Francesca Soliman

Thesis title: Migration, illegality, and social harm: an Italian case study


Born and raised in Italy, Francesca holds a first class BA(Hons) in Criminal Justice from the University of Essex and an MSc in Criminology and Criminal Justice from the University of Edinburgh. After completing her MSc, Francesca has worked as a researcher for the University of Edinburgh, Glasgow Caledonian University, and the Centre for Excellence for Looked After Children in Scotland (CELCIS). Francesca’s PhD research is funded by the Economic and Social Research Council (ESRC).

Francesca is co-convenor of the Law School's Postgraduate Research Student Board, convenor of the Criminology Reading Group,  member of the Empirical Legal Research Network steering committee, and content editor of the Edinburgh Student Law Review.

Undergraduate teaching

Tutor: Introduction to criminal justice

Guest lecturer: Introduction to criminology (ordinary)

Guest lecturer: Criminology (honours)

Postgraduate teaching

Guest lecturer and marker: Global crime and insecurity

Guest lecturer: EU Immigration law

Guest mentor: Criminological Research Methods

Current research interests

Despite constituting a minority of irregular migrants reaching Italy every year, undocumented arrivals crossing the sea from North Africa feature heavily in both the national and European discourse about migration, partly because of the symbolic power of the overloaded boats regularly landing on the country’s shores, and partly because of the high death toll caused by the frequent shipwrecks. The popularity of this dangerous route is driven by strict controls put by the EU on migration from outside Europe. Individual nation states such as Italy have employed a more ambiguous approach towards irregular migration, with punitive measures regularly alternating with amnesties and mass regularisations. Nonetheless, Europe’s stance remains harsh, investing millions of Euros into the defence of its borders while life-saving operations such as Mare Nostrum are discontinued. This interdisciplinary research project adopts a zemiological approach to critically examine the European Union’s management of irregular migration through its Southern border and assess its agreement with the fundamental principles underpinning the European Convention on Human Rights (ECHR). The research will look beyond the language of crisis to analyse the long-term consequences of decades of irregular arrivals on the small Italian island of Lampedusa, exploring the role played by issues such as security, fear, and the search for a European identity.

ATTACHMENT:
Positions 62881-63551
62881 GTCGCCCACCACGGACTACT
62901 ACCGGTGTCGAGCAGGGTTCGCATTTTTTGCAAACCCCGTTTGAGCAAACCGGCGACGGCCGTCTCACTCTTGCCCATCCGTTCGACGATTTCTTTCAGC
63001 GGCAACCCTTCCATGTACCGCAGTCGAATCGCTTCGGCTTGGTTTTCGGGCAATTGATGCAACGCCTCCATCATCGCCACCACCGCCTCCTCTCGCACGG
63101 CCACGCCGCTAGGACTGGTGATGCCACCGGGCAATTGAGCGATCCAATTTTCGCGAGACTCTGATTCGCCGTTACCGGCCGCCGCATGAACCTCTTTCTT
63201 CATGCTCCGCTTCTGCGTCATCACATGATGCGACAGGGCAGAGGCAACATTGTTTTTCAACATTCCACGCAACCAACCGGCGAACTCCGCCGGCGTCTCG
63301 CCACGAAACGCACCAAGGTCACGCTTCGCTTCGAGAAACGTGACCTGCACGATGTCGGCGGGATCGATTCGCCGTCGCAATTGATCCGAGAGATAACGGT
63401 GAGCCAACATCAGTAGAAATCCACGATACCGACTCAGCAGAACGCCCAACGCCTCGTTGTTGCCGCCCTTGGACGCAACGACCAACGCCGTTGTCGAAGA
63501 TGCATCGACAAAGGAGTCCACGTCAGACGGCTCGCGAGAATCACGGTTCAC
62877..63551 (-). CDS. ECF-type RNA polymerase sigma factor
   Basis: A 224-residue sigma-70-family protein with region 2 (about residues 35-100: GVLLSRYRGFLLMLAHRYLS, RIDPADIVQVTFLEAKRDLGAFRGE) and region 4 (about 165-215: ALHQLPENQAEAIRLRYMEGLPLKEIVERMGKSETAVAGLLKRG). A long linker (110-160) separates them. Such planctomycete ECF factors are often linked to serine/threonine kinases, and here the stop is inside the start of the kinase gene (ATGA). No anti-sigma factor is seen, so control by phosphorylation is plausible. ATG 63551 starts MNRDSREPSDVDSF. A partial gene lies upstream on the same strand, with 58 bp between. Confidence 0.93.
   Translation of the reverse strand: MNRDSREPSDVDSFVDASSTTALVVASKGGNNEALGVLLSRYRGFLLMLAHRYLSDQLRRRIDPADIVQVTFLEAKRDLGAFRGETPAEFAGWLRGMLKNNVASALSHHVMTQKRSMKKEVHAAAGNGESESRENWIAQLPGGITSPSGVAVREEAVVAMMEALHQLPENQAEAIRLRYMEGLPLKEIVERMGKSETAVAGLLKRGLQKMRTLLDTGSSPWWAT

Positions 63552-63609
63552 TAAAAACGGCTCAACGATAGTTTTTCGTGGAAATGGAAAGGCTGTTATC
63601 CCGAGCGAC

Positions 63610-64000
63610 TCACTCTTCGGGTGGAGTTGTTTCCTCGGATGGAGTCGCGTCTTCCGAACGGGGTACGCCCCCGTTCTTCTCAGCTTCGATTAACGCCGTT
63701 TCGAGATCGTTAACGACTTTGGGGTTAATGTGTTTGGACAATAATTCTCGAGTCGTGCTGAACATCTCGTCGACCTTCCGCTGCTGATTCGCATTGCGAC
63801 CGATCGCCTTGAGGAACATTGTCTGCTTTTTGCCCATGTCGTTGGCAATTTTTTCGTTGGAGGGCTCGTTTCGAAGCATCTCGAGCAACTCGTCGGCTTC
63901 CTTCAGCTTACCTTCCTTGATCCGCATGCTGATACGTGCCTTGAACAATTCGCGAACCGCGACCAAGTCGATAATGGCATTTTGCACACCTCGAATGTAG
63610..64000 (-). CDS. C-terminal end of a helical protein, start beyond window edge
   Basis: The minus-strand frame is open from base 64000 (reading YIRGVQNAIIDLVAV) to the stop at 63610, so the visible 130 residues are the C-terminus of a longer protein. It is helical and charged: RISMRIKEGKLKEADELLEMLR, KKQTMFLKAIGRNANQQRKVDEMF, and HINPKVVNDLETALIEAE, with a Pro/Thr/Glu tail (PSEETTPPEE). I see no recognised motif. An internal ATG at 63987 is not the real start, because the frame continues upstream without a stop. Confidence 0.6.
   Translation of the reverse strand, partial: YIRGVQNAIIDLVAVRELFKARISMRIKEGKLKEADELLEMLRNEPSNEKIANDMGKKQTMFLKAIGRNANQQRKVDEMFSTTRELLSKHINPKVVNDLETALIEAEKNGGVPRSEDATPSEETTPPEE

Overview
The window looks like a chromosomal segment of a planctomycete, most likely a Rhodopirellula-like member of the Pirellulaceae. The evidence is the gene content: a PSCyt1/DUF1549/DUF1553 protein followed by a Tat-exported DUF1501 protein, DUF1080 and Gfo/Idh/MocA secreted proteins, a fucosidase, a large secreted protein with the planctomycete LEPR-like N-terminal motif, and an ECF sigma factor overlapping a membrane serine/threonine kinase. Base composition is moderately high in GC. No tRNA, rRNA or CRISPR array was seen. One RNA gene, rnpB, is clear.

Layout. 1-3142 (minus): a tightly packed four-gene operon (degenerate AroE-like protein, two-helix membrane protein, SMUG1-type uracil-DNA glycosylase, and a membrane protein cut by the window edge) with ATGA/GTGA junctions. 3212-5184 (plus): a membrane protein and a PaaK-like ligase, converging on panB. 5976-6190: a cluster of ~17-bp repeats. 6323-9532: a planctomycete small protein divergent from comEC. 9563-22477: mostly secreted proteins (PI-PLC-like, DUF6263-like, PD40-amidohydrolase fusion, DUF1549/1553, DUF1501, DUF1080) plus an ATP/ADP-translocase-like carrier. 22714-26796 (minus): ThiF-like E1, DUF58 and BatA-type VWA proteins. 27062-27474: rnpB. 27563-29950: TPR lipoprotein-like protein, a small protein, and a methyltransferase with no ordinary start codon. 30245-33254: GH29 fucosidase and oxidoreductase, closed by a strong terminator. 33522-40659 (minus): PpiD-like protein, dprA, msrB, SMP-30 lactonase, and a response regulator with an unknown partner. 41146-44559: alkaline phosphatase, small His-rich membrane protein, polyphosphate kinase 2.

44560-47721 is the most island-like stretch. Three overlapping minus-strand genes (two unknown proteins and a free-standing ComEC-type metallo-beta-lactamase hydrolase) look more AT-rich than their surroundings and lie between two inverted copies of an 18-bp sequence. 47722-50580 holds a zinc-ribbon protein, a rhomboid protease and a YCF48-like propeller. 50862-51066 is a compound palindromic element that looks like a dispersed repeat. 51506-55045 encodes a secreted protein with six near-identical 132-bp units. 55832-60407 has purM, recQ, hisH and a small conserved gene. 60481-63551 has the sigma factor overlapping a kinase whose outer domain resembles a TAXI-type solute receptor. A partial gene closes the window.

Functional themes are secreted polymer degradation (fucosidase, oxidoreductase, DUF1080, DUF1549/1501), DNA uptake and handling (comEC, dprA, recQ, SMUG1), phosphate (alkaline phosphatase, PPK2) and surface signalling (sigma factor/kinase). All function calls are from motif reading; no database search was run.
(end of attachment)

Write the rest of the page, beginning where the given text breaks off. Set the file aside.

Papers delivered

  • “The ethics of migration research: old problems, new challenges”. Paper presented at the 2019 conference of the European Society of Criminology in Ghent, Belgium, September 2019.
  • “Crimmigration and human rights: a social harm perspective”. Presented at the 2017 conference of the European Society of Criminology in Cardiff, 16 September 2017.
  • “Crimmigration and human rights: a social harm perspective”. Presented at the 2017 conference of the British Society of Criminology in Sheffield, 5 July 2017